In a recent Facebook discussion I pointed out this ironic historical fact to Rob Pavey, the outdoor editor of the Augusta Chronicle, an extremely conservative publication.  He claimed I was “catastrophically misinformed,” then ended the discussion by barring me from posting any additional comments.  (I think he unfriended me.  Facebook is just silly.)  One has to marvel at the chutzpah of someone who declares they are smarter than you and refuses to continue the discussion.  I asked him to explain how I was misinformed, but he could not.  When someone comes across as misinformed to me, I am more than happy to inform them. I never bar anyone from discussion on my blog.  He seemed particularly defensive about hunting, even before I referred to hunters as sadists.  I doubt most hunters even admit to themselves why they enjoy killing animals. I’m not against killing animals for food, safety, or even to protect valuable property. But I’m convinced there are many hunters who kill animals because they enjoy the killing, yet won’t admit it.  I like to eat wild game meats, but there are many hunters who don’t even like to eat what they kill.  Anthony Bourdain, host of various cable channel travel and cooking series, once went duck hunting with regular duck hunters who admitted they didn’t like the taste of wild duck.  What is the purpose for them killing the birds, if they don’t want to eat them?  Do they just like to blow birds out of the sky for the hell of it?  No wonder Pavey was so defensive, and I might add intolerant of my inquiry.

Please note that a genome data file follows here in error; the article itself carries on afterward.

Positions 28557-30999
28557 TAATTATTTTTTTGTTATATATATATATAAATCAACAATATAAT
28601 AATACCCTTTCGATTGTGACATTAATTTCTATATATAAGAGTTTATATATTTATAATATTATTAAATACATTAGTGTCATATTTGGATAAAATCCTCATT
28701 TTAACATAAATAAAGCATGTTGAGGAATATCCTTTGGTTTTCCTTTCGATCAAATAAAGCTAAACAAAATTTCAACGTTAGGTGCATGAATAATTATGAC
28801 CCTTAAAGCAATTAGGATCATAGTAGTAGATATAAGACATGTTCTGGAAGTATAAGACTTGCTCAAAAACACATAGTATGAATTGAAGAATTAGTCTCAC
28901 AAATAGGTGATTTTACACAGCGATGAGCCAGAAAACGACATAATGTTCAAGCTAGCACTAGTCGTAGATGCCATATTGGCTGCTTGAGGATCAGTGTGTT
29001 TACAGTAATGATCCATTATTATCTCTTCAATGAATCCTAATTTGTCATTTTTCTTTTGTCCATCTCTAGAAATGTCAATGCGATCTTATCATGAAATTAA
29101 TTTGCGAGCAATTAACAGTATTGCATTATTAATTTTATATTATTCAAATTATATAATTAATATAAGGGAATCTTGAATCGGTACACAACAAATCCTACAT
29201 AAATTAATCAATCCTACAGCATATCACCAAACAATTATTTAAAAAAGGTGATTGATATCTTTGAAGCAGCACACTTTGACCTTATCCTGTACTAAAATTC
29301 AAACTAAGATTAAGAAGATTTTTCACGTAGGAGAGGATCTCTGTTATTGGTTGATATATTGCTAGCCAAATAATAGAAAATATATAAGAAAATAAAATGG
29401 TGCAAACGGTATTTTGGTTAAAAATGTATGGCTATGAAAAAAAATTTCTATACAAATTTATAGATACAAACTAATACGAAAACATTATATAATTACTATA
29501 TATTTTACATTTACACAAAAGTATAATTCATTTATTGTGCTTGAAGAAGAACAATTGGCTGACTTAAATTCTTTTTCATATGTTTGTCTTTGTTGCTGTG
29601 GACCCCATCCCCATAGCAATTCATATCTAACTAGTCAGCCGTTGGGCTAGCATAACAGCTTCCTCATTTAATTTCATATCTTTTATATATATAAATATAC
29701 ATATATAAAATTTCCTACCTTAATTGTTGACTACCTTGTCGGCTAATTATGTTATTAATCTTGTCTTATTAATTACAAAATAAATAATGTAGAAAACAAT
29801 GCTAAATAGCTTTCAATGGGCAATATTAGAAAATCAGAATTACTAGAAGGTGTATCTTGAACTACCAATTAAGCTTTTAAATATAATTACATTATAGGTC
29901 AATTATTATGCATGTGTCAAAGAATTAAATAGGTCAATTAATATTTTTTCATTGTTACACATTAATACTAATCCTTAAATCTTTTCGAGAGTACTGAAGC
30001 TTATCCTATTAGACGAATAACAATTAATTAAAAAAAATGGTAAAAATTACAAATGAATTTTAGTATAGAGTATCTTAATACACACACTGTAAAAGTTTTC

5 Responses to “My 5 Favorite and 5 Most Disappointing Wildlife Destinations”

  1. Lamar Says:

    There is nothing morally wrong with killing an animal for the joy of hunting him down and killing him… it’s okay to kill an animal just to say you’ve done it, and for the thrill of doing it. Killing an animal as a trophy is not wrong. It’s just that the mechanized slaughter and managing of them is bad. I’ve neighbours that will kill 50+ deer per season; does, fawns, spikes, bucks and all. They plant food plots and shoot deer after deer. Now that is wrong. They turn their property into one gigantic whitetail farm, and spend thousands a year to satisfy their bloodthirsty desire for deer slaughter.

  2. Lamar Says:

    More for the challenge of tracking them down and killing them just once to say you’ve done it, not so much for enjoying the life leaving their bodies. The endless slaughter of lots of beautiful animals just to kill them isn’t right.

  3. Tim Chandler Says:

    I can’t imagine someone who appears to know wildlife some well couldn’t find large mammals in the Smokies. What kind of person “gets bored” on the road to Cataloochee? The Elk are impressive there. Skipping Cades Cove was your biggest mistake, there are multiple points of entry and egress on both areas as well. We never see less that 20 or more bears and countless dear every time we go to the Smokies.